Disclaimer:  If you love Color Run, no offense is intended.  Feel free to comment about why you think it's fun.  If you don't like it, you can comment on how right I am.  If you're a Color Run race director, this post is meant to be humorous and even though it probably fails miserably at that, please don't sue me. If you're offended by me insulting one of your other favorite races, just remember that you're probably faster and/or better-looking than me. If you're from Philadelphia, please don't chase after and stab me.  Just kidding again, Philly.  I think there are a lot of neat places to run there, and many wonderful things to do and an excellent selection of restaurants and bars.  Go Eagles! Go Flyers!  Go Sixers!  

Disclaimer #2:  I should also credit John at "Daddy Runs a Lot" (see link on the right side of this site) who ran a Color Run recently and also one of my coworkers who is running a Color Run in Philly as his first race, for giving me the idea of this post. 

Tuesday, March 26, 2013


In my last post, I detailed some of the things I'm trying to do fix my shinsplints.  But, I also think it's time I accept the fact that I'm out of shape and I've got to address that as a bigger issue than just getting my shins and calves stronger.

Let's put it this way:

In November 2011, I ran the Philadelphia Marathon.  I weighed between 135 and 140. (I'm about 5'6.)

In  March 2011, I ran Shamrock Marathon.  I weighed between 135 and 140.  I was kind of blurry back then, too.

 March 2013:  I weigh 160 and I cannot even consistently run two miles.  

I have two extra chins that I didn't have back my glory days.

Yeah, it's a proof, alright.  Proof that I need to lose weight.

Granted, I probably wouldn't have gained this much weight if I hadn't gotten hurt, but I think now the extra poundage is probably one of the things keeping me from piling the mileage back on.

And since most of the time my shins are bothering me, I won't be able to run the weight off.  I'll have to hit the boring elliptical and exercise bike, sweat it off, and then hope that maybe being lighter takes some of the pressure off my shins.  I'm not a scientist, but I think there's reason to hope.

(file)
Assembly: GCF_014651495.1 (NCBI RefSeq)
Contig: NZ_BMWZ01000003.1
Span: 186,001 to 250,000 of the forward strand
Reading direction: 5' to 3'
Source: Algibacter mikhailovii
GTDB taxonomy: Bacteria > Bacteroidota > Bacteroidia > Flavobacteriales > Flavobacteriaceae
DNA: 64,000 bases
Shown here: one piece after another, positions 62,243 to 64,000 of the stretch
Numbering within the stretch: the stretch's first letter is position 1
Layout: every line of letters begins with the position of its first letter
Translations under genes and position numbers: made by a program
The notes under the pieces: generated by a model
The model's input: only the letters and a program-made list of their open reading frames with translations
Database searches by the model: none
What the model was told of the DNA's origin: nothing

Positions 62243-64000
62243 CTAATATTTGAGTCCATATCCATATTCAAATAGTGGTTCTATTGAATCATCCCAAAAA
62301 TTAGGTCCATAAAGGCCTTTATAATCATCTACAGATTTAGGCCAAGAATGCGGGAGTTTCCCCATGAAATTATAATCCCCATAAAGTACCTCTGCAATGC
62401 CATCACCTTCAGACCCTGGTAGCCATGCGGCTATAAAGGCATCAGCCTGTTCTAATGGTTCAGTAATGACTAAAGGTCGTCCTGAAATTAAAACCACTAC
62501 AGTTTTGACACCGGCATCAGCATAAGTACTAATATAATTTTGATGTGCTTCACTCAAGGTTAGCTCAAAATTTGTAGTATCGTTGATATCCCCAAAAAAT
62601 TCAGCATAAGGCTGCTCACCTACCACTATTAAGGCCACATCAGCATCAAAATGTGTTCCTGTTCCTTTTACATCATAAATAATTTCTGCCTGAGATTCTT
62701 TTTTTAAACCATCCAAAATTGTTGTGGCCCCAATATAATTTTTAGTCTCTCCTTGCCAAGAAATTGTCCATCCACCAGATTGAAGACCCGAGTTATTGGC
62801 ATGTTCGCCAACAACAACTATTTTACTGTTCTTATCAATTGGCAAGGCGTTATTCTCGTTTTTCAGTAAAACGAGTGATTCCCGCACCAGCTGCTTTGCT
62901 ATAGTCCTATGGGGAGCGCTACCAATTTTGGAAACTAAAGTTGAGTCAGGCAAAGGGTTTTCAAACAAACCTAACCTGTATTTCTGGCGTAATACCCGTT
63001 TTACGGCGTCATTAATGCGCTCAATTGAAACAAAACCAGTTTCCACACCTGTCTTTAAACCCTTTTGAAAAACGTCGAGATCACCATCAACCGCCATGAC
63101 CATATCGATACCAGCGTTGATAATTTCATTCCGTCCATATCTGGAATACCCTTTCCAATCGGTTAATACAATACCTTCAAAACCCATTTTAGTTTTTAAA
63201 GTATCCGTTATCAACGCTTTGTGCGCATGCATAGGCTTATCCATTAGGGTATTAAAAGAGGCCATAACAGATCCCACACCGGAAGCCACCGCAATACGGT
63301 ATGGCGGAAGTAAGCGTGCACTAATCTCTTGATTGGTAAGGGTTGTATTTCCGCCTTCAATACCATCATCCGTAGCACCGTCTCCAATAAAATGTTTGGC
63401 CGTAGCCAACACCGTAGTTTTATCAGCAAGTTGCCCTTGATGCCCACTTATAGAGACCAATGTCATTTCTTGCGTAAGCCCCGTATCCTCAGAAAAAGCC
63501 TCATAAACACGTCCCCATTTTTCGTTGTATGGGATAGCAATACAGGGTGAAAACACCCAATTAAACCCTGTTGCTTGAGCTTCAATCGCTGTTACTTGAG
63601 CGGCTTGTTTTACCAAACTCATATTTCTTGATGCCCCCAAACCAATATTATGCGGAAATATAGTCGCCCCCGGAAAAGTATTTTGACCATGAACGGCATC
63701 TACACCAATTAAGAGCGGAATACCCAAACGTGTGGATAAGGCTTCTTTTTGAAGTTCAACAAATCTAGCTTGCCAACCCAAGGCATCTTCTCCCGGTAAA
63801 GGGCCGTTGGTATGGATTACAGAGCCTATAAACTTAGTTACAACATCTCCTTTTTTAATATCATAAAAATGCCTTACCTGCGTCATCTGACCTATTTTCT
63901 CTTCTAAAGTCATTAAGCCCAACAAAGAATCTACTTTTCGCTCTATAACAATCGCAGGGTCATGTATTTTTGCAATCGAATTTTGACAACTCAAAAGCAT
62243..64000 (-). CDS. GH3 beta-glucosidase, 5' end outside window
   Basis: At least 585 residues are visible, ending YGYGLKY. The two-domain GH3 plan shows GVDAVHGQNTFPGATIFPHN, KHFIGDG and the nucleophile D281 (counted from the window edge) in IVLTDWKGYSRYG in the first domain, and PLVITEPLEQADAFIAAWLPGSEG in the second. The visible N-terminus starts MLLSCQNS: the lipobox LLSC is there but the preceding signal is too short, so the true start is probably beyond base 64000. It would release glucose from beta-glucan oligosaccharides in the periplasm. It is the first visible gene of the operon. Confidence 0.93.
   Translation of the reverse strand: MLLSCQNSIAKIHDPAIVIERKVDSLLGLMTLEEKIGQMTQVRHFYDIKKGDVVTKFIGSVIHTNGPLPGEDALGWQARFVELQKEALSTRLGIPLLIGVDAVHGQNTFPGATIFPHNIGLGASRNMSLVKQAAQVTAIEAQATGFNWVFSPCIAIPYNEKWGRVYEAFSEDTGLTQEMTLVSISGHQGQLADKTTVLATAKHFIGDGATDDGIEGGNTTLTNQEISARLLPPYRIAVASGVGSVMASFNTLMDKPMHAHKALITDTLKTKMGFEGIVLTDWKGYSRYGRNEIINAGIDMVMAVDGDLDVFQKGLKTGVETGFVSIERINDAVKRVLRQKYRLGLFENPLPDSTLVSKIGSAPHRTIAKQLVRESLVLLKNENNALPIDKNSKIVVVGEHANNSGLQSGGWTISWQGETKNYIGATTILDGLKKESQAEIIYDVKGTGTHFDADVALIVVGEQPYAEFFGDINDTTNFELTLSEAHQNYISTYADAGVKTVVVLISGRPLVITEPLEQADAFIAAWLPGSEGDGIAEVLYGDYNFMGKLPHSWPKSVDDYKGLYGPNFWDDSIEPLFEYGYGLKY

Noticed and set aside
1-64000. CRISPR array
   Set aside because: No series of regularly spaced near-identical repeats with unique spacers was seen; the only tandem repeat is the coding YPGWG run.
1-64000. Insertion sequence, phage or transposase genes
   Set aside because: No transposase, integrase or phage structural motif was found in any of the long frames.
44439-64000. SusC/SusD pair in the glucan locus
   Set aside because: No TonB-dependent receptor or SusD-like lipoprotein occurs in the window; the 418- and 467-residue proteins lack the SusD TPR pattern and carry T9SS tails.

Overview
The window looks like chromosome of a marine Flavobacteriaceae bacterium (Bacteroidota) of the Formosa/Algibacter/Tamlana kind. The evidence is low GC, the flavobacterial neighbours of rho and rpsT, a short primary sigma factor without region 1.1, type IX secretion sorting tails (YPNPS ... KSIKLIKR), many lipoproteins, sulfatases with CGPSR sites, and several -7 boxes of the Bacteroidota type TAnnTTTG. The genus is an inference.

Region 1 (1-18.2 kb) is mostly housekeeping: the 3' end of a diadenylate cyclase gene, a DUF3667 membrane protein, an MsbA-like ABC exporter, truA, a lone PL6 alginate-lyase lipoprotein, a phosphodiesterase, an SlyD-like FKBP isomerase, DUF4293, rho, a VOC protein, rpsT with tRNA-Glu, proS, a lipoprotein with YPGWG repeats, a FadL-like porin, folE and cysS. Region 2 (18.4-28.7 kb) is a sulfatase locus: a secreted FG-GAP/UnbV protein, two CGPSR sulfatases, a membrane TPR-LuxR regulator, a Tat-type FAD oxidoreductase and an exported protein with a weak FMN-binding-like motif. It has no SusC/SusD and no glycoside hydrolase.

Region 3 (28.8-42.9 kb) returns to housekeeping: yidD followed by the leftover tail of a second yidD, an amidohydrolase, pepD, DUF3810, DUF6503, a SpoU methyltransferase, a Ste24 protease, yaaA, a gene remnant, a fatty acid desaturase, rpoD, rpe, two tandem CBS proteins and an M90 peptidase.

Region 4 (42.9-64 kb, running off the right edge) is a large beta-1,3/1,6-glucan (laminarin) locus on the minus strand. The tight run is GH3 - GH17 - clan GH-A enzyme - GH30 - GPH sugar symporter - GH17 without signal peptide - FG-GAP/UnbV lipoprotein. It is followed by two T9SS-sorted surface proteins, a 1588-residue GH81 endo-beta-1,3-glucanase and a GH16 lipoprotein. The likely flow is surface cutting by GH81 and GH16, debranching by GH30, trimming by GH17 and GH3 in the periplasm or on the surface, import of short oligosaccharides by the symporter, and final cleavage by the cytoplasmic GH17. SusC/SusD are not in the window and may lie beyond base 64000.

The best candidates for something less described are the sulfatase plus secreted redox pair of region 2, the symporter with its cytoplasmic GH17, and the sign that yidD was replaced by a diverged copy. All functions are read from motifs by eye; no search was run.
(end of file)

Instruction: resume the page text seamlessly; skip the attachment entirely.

I have three cats.  Trust me, this is relevant.

This is the soft, cuddly Pooka.  He weighs about 16 pounds.

This is his cute, demented brother, Higgy.  Higgy only weighs about 8 pounds.  (Poor guy.)

This is Elizabeth the Kitten.  She also weighs about 8 pounds.  (She's much smaller-framed than Higgy and Pooka, so she looks like a cute little puffball at 8 pounds, while Higgy looks like a fluffy, huggable, skeleton.)

 Aren't they adorable?  Of course they are, but that's not the point.

The point is that that's a total of about 32 pounds of cat.  And I've gained approximately 30 pounds since November 2011.  Right now, it's as if I'm carrying around three adorable cats every time I go for a run.

That sounds like a stupid idea.  Who wants to run a marathon carrying three cats, no matter how cute they are?

Well, maybe this guy.

But I think it's time to put the cats down. 

Monday, March 25, 2013

Shinsplints are Stupid. I Don't Recommend Them.

I know I'm a wimp.  I was a wimp in elementary school, when even the younger kids beat me up, and I'm a wimp now.

One of my friends is running a marathon in a couple weeks with four big metal screws in her hip.  Granted, she loves running WAY more than I do.   (By which I mean, she actually likes the running part, whereas I like the finishing the race part and the celebrating afterward part)

Still, it sucks when after one mile it feels like your calves are going to burst, as they did on Tuesday, when I did the walk of shame back to my car, or when after my 3 prescription-strength anti-inflammatory assisted miles on Saturday I didn't have full range of motion in my left foot.